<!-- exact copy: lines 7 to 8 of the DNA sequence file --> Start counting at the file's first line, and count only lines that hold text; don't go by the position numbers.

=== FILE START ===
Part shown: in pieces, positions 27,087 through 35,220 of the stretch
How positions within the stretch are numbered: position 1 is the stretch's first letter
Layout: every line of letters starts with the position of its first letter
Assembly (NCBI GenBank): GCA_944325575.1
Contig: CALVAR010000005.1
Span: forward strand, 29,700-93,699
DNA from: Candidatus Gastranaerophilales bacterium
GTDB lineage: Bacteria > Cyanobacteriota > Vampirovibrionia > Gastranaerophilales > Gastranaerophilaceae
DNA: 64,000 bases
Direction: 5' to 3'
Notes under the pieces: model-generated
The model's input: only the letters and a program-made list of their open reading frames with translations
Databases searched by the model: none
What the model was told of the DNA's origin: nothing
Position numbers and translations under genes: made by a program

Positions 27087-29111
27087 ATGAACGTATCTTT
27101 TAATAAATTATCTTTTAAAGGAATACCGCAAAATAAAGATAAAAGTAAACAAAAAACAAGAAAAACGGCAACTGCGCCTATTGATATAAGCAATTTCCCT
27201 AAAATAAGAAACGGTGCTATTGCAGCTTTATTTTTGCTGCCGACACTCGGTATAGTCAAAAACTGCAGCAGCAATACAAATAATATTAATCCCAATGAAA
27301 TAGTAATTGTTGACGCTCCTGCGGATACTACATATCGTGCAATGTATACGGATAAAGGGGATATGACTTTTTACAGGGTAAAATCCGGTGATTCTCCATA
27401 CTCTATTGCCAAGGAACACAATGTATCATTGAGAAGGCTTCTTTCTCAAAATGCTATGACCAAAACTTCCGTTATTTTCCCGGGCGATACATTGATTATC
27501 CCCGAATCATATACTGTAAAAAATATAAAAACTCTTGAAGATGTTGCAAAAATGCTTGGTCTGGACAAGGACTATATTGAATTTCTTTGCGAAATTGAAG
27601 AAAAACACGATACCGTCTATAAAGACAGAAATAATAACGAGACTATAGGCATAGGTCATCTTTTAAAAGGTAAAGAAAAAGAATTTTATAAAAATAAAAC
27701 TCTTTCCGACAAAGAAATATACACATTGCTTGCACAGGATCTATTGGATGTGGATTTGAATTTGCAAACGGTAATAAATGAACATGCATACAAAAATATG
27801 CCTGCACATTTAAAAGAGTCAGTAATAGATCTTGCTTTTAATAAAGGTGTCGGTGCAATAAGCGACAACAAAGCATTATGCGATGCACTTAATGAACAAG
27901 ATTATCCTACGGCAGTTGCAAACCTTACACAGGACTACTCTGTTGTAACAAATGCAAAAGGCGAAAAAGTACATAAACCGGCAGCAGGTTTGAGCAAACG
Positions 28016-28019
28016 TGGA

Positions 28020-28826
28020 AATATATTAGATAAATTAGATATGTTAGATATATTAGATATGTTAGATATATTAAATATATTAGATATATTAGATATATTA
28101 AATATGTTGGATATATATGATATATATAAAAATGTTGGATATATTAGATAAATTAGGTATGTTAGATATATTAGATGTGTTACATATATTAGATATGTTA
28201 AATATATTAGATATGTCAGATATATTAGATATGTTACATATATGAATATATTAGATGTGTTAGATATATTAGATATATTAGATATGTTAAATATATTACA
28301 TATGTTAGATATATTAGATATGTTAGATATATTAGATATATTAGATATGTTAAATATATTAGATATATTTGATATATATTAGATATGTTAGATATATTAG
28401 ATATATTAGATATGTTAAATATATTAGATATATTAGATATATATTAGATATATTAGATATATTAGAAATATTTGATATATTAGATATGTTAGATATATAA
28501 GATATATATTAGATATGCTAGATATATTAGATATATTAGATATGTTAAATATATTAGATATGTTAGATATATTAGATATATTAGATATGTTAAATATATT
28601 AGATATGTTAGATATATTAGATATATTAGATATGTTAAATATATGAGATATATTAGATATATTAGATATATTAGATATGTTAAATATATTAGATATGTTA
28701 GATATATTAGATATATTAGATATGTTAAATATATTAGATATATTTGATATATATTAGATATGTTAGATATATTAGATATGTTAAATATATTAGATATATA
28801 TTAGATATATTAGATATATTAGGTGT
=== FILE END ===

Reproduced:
DNA from: Candidatus Gastranaerophilales bacterium
GTDB lineage: Bacteria > Cyanobacteriota > Vampirovibrionia > Gastranaerophilales > Gastranaerophilaceae